But the math culture they find in America, while less back-stabbing than that of the Soviet math establishment, is far from the meritocratic ideal that Russia's unofficial math world had taught them to expect. American math culture has intellectual rigor but also suffers from allegations of favoritism, small-time competitiveness, occasional plagiarism scandals, as well as the usual tenure battles, funding pressures and administrative chores that characterize American academic life. This culture offers the kinds of opportunities for professional communication that a Soviet mathematician could hardly have dreamed of, but it doesn't foster the sort of luxurious, timeless creative work that was typical of the Soviet math counterculture.

For example, the American model may not be able to produce a breakthrough like the proof of the PoincarĂ© Conjecture, carried out by the St. Petersburg mathematician Grigory Perelman.

This is a reflection of one of the enduring myths of mathematical research, "a mathematician would be happy in jail if they had paper and pen", with a bit of the 'a mathematician is a solitary (and slightly crazy) genius'. I can see the allure in the idea: mathematics requires great concentration, and removal of distractions would surely make it easier to focus on a big problem.

But is this really impossible to achieve in the Western model of research ? After all, even Perelman's work built heavily on a program first outlined by Richard Hamilton from Columbia. Andrew Wiles proved Fermat's theorem while at Princeton. Ketan Mulmuley has been banging away at P vs NP while shuttling between Chicago and IIT Bombay (yes, I know it's not a perfect comparison because it hasn't been resolved yet). Stephen Cook proved that SAT is NP-Complete while at Toronto. And so on and so forth.

Possibly one argument in favor of the 'isolation: good' theory is that Perelman didn't need to prove himself for 6-7 years, maintain a steady stream of funding, and teach lots of classes in order to "earn" the right to study such a hard problem. It's hard to imagine a researcher in the US being able to do this before they get some kind of job security (tenure, or otherwise).

Labels:
miscellaneous

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## Monday, November 02, 2009

### Innovation in Computer Science

As the polylogblogdogslogglog blog points out, the ICS results are out. 39 papers were accepted in all - at some point I knew the number of submissions, but I've forgotten since.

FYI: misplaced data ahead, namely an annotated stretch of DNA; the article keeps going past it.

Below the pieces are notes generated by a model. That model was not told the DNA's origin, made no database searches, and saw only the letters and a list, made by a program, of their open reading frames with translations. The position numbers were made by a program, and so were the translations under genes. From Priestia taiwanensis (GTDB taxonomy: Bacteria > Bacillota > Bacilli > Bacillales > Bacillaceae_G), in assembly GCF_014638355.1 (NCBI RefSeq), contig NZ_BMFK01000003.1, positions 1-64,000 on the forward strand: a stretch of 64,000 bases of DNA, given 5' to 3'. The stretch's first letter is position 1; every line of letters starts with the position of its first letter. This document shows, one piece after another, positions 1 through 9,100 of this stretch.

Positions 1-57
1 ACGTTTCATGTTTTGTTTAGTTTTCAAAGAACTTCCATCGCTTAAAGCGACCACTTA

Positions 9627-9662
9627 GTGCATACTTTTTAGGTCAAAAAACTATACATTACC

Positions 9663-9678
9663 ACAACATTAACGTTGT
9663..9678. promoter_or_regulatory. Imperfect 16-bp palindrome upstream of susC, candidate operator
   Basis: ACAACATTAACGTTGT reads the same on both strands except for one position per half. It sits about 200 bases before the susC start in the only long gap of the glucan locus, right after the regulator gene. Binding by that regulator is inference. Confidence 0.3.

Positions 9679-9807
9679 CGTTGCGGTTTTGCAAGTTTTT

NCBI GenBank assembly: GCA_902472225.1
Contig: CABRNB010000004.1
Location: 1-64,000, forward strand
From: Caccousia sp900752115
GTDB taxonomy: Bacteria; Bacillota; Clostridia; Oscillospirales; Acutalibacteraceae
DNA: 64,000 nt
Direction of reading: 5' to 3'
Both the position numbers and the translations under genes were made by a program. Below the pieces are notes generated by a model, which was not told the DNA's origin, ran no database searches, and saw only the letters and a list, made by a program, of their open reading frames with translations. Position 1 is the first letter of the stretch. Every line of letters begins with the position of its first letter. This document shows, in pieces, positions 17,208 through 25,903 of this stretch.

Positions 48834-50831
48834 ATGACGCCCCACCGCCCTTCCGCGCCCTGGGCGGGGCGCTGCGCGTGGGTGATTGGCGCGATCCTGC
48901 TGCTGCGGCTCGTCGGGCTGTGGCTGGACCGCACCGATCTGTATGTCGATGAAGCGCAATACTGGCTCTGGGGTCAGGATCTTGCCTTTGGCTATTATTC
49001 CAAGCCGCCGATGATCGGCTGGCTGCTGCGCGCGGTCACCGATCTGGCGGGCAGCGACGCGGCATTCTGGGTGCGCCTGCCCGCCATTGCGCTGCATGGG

The ICS folks didn't make life easy for themselves by explicitly stating that they wanted "conceptual contributions". But looking over the list of papers, a few things come to mind:

Update: Shiva Kintali has PDFs for the accepted papers.

The ICS folks didn't make life easy for themselves by explicitly stating that they wanted "conceptual contributions". But looking over the list of papers, a few things come to mind:

- It's a great list of papers. Nothing to complain about really, and any of these could have been a credible paper at FOCS/STOC
- The Arora et al paper on designing derivatives using NP-hard problems has already received so much chatter, one might argue that the conference mandate has already been satisfied. Similarly for the quantum money followup.
- Even if the whole 'conceptual contributions' thing doesn't pan out, I see no harm in having a third conference inserted between FOCS and STOC - the more the merrier.
- I guess innovation = "game theory + crypto + quantum + misc" :)

Update: Shiva Kintali has PDFs for the accepted papers.

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## Sunday, November 01, 2009

### What is computational topology ?

Jeff's post on his computational topology class (and the wonderful class outline), prompted me to write about something that I've tried to explain to people before.

Computational topology is arguably the hottest thing in SoCG-land right now, and has been so for a number of years (for curious folk, the "other" hot topic is high dimensional approximate geometry). But if you ask different people, you'll get different answers to the question "what is computational topology ?". I've even had to explain to local students why my computational geometry class is different from the computational topology class being offered. So here goes:

CT I: Using topological ideas to understand the 'shape' of data

This is the version of CT that has taken up the largest fraction of CT mindshare in the SoCG land. Dating back to work by Edelsbrunner and Mucke on alpha-shapes, the field now encompasses a range of ideas for extracting topological structure from data. New topological constructs that have come from this area include various notions of persistence, as well as related work on reconstruction, data smoothing, and visualization.

Afra Zomorodian's thesis (now a book) is a nice introduction to these concepts for a CS audience. Herbert Edelsbrunner is coming out with a book on this topic very soon (Jan 16, 2010! Mark your amazons!), and Valerio Pascucci teaches a class on computational topology at the U.